1 Such very superior dancing is not often seen.
2 I often tell my other girls they are nothing to her.
3 Lady Lucas herself has often said so, and envied me Jane's beauty.
4 Vanity and pride are different things, though the words are often used synonymously.
5 His pride," said Miss Lucas, "does not offend me so much as pride often does, because there is an excuse for it.
6 A regard for the requester would often make one readily yield to a request, without waiting for arguments to reason one into it.
7 It is wonderful," replied Wickham, "for almost all his actions may be traced to pride; and pride had often been his best friend.
8 I have often observed how little young ladies are interested by books of a serious stamp, though written solely for their benefit.
9 It has often led him to be liberal and generous, to give his money freely, to display hospitality, to assist his tenants, and relieve the poor.
10 She often tried to provoke Darcy into disliking her guest, by talking of their supposed marriage, and planning his happiness in such an alliance.
11 Elizabeth did not quit her room for a moment; nor were the other ladies often absent; the gentlemen being out, they had, in fact, nothing to do elsewhere.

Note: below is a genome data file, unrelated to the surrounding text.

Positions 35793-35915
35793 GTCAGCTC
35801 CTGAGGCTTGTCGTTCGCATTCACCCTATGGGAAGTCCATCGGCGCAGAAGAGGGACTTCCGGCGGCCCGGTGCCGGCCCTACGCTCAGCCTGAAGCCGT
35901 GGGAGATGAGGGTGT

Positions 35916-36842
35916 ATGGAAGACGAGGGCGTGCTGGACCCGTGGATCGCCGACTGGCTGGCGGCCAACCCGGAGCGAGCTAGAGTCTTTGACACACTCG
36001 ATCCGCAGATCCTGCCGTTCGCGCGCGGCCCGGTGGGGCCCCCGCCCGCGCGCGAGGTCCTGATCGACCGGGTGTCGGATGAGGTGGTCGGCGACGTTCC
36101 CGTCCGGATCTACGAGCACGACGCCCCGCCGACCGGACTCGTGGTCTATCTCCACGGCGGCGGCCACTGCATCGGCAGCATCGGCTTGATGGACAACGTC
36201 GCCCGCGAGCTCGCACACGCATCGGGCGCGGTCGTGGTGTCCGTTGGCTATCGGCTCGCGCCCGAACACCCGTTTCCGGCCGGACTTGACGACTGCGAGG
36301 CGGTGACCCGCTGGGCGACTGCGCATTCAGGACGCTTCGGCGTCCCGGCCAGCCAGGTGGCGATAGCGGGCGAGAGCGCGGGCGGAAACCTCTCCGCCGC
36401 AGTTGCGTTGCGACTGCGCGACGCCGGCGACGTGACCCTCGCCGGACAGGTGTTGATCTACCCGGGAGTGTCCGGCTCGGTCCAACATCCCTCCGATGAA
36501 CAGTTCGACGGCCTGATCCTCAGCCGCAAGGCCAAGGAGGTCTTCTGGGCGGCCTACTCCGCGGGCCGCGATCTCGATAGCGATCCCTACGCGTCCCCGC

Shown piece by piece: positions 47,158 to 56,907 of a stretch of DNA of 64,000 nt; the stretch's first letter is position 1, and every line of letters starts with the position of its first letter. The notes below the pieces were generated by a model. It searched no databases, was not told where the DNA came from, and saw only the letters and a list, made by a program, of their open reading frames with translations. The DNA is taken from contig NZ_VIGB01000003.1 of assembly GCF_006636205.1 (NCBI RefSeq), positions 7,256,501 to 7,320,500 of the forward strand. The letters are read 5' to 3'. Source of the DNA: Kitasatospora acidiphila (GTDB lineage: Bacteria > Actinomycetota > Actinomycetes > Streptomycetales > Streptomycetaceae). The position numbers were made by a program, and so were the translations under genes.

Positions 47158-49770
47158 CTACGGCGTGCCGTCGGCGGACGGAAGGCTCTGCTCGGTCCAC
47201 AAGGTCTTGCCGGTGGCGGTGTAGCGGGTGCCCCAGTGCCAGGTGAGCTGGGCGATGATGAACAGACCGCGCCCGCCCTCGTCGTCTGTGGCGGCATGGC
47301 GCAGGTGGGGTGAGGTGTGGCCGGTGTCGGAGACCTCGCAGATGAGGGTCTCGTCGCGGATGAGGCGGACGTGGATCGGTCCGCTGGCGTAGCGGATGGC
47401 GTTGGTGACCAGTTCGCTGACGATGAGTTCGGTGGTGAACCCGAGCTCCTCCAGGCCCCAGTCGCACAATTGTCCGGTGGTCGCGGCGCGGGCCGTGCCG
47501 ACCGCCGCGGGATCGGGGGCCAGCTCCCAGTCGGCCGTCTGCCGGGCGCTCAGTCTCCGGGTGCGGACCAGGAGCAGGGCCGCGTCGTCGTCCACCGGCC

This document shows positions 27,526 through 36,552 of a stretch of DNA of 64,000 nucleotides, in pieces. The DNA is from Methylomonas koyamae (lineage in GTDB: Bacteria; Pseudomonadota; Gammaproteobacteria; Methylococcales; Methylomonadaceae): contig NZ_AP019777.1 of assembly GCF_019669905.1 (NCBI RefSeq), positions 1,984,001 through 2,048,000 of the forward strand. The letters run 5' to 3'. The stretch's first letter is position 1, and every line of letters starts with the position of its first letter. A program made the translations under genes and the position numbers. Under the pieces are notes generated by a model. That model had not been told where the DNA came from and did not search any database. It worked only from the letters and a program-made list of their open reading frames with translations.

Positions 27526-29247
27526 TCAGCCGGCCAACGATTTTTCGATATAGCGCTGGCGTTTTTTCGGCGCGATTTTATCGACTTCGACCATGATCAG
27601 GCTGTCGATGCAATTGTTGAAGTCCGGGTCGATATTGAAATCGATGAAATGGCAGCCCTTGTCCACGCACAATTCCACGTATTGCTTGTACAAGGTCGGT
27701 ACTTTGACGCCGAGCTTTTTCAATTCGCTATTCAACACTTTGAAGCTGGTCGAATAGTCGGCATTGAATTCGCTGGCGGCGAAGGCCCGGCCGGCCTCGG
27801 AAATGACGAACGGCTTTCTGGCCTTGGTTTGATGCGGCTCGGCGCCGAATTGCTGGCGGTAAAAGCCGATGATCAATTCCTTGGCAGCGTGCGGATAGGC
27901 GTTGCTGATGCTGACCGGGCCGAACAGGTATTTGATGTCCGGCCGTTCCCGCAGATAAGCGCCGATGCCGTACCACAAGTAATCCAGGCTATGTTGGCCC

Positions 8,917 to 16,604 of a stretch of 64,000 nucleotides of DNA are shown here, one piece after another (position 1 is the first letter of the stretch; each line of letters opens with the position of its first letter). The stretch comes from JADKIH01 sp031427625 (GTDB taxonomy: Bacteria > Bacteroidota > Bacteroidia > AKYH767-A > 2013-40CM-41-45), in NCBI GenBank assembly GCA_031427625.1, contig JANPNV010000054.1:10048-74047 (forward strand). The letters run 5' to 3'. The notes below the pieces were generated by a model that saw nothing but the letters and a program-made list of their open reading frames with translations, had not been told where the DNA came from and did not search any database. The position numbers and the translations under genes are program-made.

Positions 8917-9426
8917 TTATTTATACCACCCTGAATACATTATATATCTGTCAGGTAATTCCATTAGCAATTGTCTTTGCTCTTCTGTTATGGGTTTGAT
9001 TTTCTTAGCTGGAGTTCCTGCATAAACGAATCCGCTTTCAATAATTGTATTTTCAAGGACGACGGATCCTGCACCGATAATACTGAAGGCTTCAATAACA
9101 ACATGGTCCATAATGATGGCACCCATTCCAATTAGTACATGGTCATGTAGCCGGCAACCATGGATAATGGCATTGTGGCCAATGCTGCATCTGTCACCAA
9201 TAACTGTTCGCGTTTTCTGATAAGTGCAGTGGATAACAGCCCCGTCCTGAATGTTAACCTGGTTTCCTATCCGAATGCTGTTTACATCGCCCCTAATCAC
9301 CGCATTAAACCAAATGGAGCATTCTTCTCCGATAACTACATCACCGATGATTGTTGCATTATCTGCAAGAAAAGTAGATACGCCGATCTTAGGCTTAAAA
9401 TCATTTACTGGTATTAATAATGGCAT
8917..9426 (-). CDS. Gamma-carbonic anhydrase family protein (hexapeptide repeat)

12 The power of doing anything with quickness is always prized much by the possessor, and often without any attention to the imperfection of the performance.
13 He made no answer, and they were again silent till they had gone down the dance, when he asked her if she and her sisters did not very often walk to Meryton.
14 I cannot pretend to be sorry," said Wickham, after a short interruption, "that he or that any man should not be estimated beyond their deserts; but with him I believe it does not often happen.
15 Mr. Collins, awkward and solemn, apologising instead of attending, and often moving wrong without being aware of it, gave her all the shame and misery which a disagreeable partner for a couple of dances can give.
16 But, though Bingley and Jane meet tolerably often, it is never for many hours together; and, as they always see each other in large mixed parties, it is impossible that every moment should be employed in conversing together.
17 They had often attempted to do it before, but it was a subject on which Mrs. Bennet was beyond the reach of reason, and she continued to rail bitterly against the cruelty of settling an estate away from a family of five daughters, in favour of a man whom nobody cared anything about.
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